Christmas tree decorations became fashionable in the UK during Queen Victoria’s reign, after a photograph was published in 1848 which saw the Royal Family posing next to a large tree decorated with elaborate ornaments.
As for tinsel, that was invented in Germany in the early 1600s and was originally made of strips of sliver and other metals. It used to be used to decorate sculptures before becoming associated with Christmas trees, so it’s always been used to add a bit of sparkle to our festive decorations.
Why do we eat mince pies?
This festive treat was originally filled with meat rather than dried fruit and made in the shape of an oval to represent Jesus’ manger in the nativity story.
In Stuart and Georgian times mince pies became a symbol of wealth and rich people liked to show them off at Christmas parties. According to a tradition from the middle ages, if you eat mince pies every day from Christmas Day until the 12th night, you’ll be happy for the next year. Now that’s something we’re up for trying!
Why are we meant to kiss under the mistletoe?
Mistletoe was thought to be used by druids to ward off evil spirits and so was brought into the house. According to Norse mythology, mistletoe was a sign of love and friendship, which led to the custom of kissing underneath it. The original tradition stated that you had to pick a sprig of mistletoe before someone could be kissed. When all the berries had gone, that marked the end of the kissing!
We’ve kept up this tradition to this day, with many people choosing to hang mistletoe in their homes over the festive season. As well as being a sweet tradition, it’s also a lovely decoration!
Why do we eat turkey?
Christmas wouldn’t be Christmas without eating an enormous amount of turkey, but it wasn’t always the festive food favourite. The bird first came to the UK over 500 years ago but before that, the meat of choice was often goose, boar or even peacock. However, farmers found that the animals they were killing for Christmas could be used for other foods instead, and so started making the Christmas bird of choice a turkey.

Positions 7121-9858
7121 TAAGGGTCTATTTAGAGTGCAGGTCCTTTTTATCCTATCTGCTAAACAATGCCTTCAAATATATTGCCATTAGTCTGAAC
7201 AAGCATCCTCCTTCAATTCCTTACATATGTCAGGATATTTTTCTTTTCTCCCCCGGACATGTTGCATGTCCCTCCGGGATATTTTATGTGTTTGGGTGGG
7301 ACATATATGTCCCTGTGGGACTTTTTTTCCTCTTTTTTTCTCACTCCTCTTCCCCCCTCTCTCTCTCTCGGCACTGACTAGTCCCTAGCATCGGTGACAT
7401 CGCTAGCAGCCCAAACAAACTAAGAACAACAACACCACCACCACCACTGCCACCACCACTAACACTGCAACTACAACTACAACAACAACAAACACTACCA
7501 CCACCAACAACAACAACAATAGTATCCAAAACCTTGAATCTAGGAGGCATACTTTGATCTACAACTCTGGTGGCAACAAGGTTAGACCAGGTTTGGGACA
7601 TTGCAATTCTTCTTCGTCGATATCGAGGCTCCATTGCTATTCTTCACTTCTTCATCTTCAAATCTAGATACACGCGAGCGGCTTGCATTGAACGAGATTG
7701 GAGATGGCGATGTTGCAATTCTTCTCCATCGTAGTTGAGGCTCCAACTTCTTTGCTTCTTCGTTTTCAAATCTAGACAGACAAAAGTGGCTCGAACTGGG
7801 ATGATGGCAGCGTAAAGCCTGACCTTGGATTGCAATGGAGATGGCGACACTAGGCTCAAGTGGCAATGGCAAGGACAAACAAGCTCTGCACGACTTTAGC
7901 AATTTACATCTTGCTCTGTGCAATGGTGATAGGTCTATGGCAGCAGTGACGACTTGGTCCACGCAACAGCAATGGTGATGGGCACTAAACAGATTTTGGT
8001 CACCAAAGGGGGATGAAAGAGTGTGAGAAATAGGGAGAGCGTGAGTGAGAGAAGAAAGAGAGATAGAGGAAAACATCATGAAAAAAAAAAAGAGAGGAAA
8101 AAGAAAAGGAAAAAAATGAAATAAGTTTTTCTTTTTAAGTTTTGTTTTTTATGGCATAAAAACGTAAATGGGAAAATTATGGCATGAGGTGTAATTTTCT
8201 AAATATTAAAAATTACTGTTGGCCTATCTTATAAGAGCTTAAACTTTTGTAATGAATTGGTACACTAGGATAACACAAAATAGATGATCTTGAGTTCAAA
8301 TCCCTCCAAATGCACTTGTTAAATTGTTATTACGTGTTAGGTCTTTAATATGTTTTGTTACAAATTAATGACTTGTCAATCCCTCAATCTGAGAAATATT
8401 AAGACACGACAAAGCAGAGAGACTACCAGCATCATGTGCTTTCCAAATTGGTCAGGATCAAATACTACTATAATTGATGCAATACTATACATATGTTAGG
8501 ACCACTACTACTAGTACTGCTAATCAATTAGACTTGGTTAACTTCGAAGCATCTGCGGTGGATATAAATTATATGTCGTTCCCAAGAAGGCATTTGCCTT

In fact, Henry VIII was the first person to eat turkey on Christmas Day, but it was only made popular after Edward VIII adopted the tradition. And we’ve been filling our faces with it ever since!
Where did Father Christmas come from?
Jolly old St Nick is actually inspired by real-life St Nicholas. According to the legend, St Nicholas dropped a bag of gold down the chimney of a poor man’s house to help pay a dowry for his three daughters. But the bag of gold didn’t land in the fireplace and instead fell into some stockings, which had been hung by the fire to dry. (This is also where we get the tradition for hanging up stockings!)
St Nicholas repeated this and sent more money down the chimney for the second daughter. The third time, the father waited by the chimney to see who was helping his family, but St Nicholas did not want anyone to find out and bring attention to himself. However, the rumour spread and soon people thought that when anyone received a secret gift it was from St Nick!
Why do give each other presents?
As well as the story of St Nicholas inspiring gift giving at Christmas, the tradition goes all the way back to the very first Christmas! In the nativity story, the three wise men brought gifts of gold, frankincense and myrrh and the tradition stuck.
While most children believe in a magical person who delivers Christmas toys and presents, this varies depending on the country. Children in the UK believe in Father Christmas, while in Germany it’s the Christkind. In Spain it’s the Wise Men and in Italy it’s an old lady called Befana.
Why do we have Christmas pudding?
One of our favourite Christmas desserts actually originated way back in the 14th century. It was originally a porridge called ‘frumenty’, which was a mixture of beef, mutton, raisins, currants, prunes, wine and different spices. It was eaten just before Christmas as a fasting meal in preparation for the big day.
The treat eventually turned into a plum pudding and by 1650 it became a customary Christmas dessert, while the Victorians would eat something very similar to the Christmas pudding we have today!